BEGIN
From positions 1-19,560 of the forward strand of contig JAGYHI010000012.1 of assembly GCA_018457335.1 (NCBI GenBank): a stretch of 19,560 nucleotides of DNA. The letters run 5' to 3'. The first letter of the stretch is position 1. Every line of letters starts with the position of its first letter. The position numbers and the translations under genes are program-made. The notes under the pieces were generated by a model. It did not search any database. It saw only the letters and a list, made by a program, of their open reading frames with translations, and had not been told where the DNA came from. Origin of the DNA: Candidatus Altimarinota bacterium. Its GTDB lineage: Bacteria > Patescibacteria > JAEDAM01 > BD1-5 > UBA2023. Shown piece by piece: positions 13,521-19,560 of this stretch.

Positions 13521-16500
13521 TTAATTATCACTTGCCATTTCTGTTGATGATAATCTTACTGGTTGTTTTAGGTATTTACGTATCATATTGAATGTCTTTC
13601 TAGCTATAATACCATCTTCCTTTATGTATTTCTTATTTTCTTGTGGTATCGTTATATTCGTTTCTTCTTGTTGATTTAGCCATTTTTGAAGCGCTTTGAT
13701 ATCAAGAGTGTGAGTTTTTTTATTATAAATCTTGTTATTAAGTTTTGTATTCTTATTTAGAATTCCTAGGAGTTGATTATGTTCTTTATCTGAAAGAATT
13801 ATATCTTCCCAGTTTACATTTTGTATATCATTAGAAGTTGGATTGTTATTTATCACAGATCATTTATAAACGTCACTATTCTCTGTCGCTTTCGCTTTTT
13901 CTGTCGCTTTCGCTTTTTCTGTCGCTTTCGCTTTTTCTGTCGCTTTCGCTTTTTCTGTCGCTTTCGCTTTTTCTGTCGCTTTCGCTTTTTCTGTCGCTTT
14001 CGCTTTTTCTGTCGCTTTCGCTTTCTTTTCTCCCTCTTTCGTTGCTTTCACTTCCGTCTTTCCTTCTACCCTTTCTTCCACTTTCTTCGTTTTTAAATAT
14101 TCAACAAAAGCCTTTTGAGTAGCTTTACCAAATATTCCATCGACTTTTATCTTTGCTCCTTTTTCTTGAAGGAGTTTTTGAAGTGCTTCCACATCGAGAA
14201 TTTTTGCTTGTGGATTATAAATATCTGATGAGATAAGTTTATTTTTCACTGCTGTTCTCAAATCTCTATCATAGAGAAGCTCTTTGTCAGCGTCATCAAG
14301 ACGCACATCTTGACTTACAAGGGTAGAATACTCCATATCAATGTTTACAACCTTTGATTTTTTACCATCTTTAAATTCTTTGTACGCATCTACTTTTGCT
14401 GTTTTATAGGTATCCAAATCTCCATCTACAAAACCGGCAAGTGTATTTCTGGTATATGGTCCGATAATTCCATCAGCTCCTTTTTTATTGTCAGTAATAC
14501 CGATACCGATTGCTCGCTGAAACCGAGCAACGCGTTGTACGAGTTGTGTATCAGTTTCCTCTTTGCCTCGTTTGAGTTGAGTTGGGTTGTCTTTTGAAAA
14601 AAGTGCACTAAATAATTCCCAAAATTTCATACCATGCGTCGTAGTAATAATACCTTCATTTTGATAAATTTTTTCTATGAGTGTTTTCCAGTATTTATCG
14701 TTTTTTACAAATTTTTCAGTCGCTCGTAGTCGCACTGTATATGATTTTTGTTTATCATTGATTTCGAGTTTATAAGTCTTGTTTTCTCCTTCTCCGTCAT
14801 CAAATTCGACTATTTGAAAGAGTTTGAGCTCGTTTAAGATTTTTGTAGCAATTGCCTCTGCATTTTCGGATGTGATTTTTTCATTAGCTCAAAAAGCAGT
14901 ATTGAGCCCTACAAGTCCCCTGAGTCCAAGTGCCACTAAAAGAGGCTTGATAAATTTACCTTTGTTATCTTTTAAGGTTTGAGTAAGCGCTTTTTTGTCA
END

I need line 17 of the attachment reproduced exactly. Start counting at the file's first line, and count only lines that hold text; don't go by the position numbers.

14901 ATTGAGCCCTACAAGTCCCCTGAGTCCAAGTGCCACTAAAAGAGGCTTGATAAATTTACCTTTGTTATCTTTTAAGGTTTGAGTAAGCGCTTTTTTGTCA